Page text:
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Posted about 12 hours ago
  Yesterday, I delivered a talk to a lively audience at ContainerWorld in Santa Clara, California. If I measured “the most interesting slides” by counting “the number of people who took a picture of the slide”, then by far “the most interesting ... [More] slides” are slides 8-11, which pose an answer the question: “Should I run my PaaS on top of my IaaS, or my IaaS on top of my PaaS”? In the Ubuntu world, that answer is super easy — however you like!  At Canonical, we’re happy to support: Kubernetes running on top of Ubuntu OpenStack OpenStack running on top of Canonical Kubernetes Kubernetes running along side OpenStack In all cases, the underlying substrate is perfectly consistent: you’ve got 1 to N physical or virtual machines which are dynamically provisioned by MAAS or your cloud provider running stable, minimal, secure Ubuntu server image carved up into fast, efficient, independently addressable LXD machine containers With that as your base, we’ll easily to conjure-up a Kubernetes, an OpenStack, or both.  And once you have a Kubernetes or OpenStack, we’ll gladly conjure-up one inside the other. As always, I’m happy to share my slides with you here.  You’re welcome to download the PDF, or flip through the embedded slides below. [Container world 2017] The Questions You’re Afraid to Ask about Containers from Dustin Kirkland Cheers, Dustin Original article [Less]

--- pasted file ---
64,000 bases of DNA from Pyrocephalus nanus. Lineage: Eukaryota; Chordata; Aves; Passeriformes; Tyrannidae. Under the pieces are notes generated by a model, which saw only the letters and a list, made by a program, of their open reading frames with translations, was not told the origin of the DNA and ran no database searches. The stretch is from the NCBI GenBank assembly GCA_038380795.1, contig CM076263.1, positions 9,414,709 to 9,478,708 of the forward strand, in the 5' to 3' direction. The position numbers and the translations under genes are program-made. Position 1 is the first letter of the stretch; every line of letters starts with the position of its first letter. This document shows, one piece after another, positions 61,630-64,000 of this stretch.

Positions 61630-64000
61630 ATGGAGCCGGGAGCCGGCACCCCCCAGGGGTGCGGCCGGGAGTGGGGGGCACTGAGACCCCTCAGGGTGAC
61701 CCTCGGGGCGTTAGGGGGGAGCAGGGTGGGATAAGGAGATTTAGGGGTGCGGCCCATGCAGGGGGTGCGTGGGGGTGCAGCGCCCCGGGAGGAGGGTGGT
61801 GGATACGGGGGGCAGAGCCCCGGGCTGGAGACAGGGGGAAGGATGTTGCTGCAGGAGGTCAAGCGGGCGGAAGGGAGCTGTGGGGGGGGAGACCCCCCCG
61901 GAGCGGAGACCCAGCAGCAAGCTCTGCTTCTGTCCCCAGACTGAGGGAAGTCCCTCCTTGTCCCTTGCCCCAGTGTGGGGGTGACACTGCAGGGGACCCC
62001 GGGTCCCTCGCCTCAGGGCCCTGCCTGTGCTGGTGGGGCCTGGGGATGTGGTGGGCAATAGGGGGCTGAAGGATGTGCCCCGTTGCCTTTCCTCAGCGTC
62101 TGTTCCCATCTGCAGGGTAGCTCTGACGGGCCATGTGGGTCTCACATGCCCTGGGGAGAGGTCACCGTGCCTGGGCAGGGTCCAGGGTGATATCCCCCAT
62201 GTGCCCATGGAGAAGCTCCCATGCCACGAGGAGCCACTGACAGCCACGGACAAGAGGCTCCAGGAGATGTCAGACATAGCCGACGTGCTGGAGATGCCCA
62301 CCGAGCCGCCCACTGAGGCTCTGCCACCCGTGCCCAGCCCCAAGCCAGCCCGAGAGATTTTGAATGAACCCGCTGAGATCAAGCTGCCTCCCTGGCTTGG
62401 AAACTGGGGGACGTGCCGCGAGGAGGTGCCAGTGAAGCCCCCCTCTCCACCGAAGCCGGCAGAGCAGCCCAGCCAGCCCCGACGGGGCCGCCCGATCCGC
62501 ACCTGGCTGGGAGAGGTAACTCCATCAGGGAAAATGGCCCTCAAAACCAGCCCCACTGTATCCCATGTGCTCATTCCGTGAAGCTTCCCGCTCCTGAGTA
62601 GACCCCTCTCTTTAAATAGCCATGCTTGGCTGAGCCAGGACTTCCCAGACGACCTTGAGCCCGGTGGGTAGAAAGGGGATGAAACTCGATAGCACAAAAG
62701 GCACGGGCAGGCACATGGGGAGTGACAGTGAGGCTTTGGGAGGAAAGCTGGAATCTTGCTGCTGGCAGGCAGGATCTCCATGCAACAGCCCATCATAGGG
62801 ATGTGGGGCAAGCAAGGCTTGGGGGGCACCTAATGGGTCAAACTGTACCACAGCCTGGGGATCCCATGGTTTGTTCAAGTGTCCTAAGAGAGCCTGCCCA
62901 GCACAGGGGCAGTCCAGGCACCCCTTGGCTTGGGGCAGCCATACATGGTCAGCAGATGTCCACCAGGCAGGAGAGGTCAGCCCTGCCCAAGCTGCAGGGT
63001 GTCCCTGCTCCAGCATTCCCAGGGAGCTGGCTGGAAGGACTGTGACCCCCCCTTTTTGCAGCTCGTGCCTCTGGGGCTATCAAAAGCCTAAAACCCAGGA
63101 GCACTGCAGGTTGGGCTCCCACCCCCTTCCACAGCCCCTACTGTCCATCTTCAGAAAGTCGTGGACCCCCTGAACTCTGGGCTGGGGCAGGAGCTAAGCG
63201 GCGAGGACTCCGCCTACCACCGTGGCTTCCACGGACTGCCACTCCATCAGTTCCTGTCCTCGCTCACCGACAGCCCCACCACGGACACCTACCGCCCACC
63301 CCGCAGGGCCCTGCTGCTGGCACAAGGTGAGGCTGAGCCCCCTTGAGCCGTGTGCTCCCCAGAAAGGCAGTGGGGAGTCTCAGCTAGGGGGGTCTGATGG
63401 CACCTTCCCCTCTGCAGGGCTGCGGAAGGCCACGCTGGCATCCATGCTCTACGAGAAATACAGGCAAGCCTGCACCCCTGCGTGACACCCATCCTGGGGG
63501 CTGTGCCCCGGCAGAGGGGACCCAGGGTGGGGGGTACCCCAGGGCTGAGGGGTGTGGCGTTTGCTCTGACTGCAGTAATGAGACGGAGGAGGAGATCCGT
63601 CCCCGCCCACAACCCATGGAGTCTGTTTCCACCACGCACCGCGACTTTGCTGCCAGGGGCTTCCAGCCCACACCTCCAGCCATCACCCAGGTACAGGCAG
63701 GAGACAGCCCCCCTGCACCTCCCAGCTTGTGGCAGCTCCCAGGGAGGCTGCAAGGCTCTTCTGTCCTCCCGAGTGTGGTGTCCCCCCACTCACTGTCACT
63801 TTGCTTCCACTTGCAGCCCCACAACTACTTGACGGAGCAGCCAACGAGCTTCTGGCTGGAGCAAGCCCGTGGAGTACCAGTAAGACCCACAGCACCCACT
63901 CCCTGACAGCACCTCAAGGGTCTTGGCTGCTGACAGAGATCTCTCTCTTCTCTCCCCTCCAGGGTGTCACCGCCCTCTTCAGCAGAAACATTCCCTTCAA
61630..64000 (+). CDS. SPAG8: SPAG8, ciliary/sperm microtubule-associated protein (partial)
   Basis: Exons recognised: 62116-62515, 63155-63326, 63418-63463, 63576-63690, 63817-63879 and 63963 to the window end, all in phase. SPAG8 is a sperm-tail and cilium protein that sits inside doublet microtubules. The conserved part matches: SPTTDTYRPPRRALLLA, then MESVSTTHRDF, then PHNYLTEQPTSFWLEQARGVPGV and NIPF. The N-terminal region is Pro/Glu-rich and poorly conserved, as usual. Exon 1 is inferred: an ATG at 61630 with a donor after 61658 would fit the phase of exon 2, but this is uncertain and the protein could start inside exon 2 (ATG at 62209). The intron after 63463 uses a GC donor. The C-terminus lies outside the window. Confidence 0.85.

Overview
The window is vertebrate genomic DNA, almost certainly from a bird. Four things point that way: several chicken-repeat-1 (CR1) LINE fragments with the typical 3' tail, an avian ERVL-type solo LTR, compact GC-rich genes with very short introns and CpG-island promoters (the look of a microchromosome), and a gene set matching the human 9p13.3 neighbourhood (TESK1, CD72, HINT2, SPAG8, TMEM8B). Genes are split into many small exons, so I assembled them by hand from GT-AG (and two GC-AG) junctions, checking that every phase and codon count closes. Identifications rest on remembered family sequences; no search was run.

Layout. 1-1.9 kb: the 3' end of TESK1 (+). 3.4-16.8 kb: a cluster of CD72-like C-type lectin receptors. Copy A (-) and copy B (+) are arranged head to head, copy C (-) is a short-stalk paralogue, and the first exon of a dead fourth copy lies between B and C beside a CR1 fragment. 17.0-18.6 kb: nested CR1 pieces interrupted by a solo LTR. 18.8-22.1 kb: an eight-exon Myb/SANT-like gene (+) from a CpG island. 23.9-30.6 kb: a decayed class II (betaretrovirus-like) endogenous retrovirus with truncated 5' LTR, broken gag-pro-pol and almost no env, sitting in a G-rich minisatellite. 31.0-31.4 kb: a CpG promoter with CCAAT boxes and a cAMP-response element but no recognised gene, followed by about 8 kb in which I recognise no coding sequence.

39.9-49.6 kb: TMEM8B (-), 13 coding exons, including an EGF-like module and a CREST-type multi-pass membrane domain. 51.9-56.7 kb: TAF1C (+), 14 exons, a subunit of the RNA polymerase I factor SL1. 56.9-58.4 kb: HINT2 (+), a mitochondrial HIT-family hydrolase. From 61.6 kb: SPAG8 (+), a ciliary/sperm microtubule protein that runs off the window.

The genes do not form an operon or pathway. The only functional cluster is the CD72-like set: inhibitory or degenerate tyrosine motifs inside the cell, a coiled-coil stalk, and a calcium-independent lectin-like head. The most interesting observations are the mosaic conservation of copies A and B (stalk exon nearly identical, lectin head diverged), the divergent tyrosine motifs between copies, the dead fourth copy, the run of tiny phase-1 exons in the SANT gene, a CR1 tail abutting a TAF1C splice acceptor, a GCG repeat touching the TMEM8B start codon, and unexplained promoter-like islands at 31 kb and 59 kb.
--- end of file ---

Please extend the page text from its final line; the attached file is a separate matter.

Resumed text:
Posted about 17 hours ago
Lubuntu Zesty Zapus Beta 1 (soon to be 17.04) has been released! We have a couple papercuts listed in the release notes, so please take a look. A big thanks to the whole Lubuntu team and contributors for helping pull this release together. You can grab the images from here: http://cdimage.ubuntu.com/lubuntu/releases/zesty/beta-1/
Posted about 17 hours ago